Oil prices rise as Obama heads back to Washington to resume 'fiscal cliff' negotiations

The price of oil rose Wednesday after President Barack Obama indicated he would cut his Christmas holiday short and head to Washington to try to work out a deal to keep the U.S. from heading over the "fiscal cliff."

Benchmark oil for February delivery rose 40 cents at midday Bangkok time to $89.01 per barrel in electronic trading on the New York Mercantile Exchange.

On Monday, concerns over the stalemate in Washington drove benchmark oil prices lower, with the contract closing down 5 cents at $88.61 a barrel on the Nymex.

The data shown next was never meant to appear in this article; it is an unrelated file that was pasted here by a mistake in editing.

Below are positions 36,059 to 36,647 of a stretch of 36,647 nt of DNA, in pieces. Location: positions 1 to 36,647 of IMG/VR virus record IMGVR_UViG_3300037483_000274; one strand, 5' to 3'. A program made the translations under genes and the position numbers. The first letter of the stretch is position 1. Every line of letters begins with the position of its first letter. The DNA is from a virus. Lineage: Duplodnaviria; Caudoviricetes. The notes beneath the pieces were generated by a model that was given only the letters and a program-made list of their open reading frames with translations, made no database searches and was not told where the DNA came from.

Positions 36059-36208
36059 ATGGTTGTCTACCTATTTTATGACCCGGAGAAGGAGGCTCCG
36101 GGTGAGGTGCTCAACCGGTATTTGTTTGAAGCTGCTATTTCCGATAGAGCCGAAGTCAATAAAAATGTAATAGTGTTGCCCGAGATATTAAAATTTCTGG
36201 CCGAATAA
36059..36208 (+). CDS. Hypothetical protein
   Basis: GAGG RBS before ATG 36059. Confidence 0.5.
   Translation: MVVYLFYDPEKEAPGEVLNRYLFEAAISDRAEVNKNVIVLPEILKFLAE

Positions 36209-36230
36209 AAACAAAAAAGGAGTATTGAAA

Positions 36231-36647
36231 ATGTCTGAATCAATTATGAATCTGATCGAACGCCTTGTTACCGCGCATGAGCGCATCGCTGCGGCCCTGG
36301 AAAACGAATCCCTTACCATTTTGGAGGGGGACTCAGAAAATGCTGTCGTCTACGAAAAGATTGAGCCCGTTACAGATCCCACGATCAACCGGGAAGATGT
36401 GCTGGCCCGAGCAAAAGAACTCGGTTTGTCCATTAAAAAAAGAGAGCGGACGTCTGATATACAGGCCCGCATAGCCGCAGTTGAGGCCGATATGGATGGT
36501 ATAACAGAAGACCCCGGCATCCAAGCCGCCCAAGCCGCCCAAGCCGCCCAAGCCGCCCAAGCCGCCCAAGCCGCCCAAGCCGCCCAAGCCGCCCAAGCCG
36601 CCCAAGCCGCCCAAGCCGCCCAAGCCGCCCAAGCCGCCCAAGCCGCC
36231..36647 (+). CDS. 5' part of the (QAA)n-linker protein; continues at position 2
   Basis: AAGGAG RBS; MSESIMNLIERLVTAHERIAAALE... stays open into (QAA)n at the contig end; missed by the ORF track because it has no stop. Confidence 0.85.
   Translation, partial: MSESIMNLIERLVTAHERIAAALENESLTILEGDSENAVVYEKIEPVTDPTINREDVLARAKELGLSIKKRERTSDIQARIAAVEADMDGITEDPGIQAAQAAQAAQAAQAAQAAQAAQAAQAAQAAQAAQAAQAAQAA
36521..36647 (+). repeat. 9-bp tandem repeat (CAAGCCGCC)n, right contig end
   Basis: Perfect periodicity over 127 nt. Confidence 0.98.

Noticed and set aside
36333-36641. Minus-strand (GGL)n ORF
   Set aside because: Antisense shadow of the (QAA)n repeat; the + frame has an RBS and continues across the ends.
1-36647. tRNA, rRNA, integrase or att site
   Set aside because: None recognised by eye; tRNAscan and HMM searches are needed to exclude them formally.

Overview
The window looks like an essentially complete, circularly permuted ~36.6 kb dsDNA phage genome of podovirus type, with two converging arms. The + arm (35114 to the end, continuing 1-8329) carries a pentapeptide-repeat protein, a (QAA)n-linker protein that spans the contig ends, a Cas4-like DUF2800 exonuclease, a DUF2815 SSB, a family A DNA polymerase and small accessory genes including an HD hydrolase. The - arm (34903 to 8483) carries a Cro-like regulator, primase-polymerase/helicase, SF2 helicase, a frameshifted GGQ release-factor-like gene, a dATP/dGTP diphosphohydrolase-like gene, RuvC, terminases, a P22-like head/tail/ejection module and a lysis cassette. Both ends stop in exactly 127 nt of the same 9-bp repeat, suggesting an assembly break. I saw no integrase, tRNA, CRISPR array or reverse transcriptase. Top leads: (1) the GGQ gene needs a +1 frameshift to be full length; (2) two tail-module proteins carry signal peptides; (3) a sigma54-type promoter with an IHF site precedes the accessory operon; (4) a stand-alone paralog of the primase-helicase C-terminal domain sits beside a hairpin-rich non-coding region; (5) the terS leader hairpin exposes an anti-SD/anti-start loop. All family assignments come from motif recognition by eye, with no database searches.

Obama was expected to arrive in Washington early Thursday, the White House said, after a brief vacation in Hawaii. Congress was also expected to return to the U.S. capital Thursday and begin budget negotiations.

Hopes that U.S. leaders might reach a budget deal helped buoy oil prices. Failure to agree on a plan before Jan. 1 would lead to spending cuts and tax hikes that economists predict will push the economy back into recession. Otherwise, the economy is expected to show slight improvement in 2013, a positive for energy consumption and prices.

In other energy futures trading:

— Brent crude, used to price international varieties of oil, rose 42 cents to $109.22 a barrel.

— Natural gas fell 2.8 cents to $3.318 per 1,000 cubic feet.

— Heating oil rose 1.4 cents to $3.0022 a gallon.

— Wholesale gasoline rose 1.6 cents to $2.75 a gallon.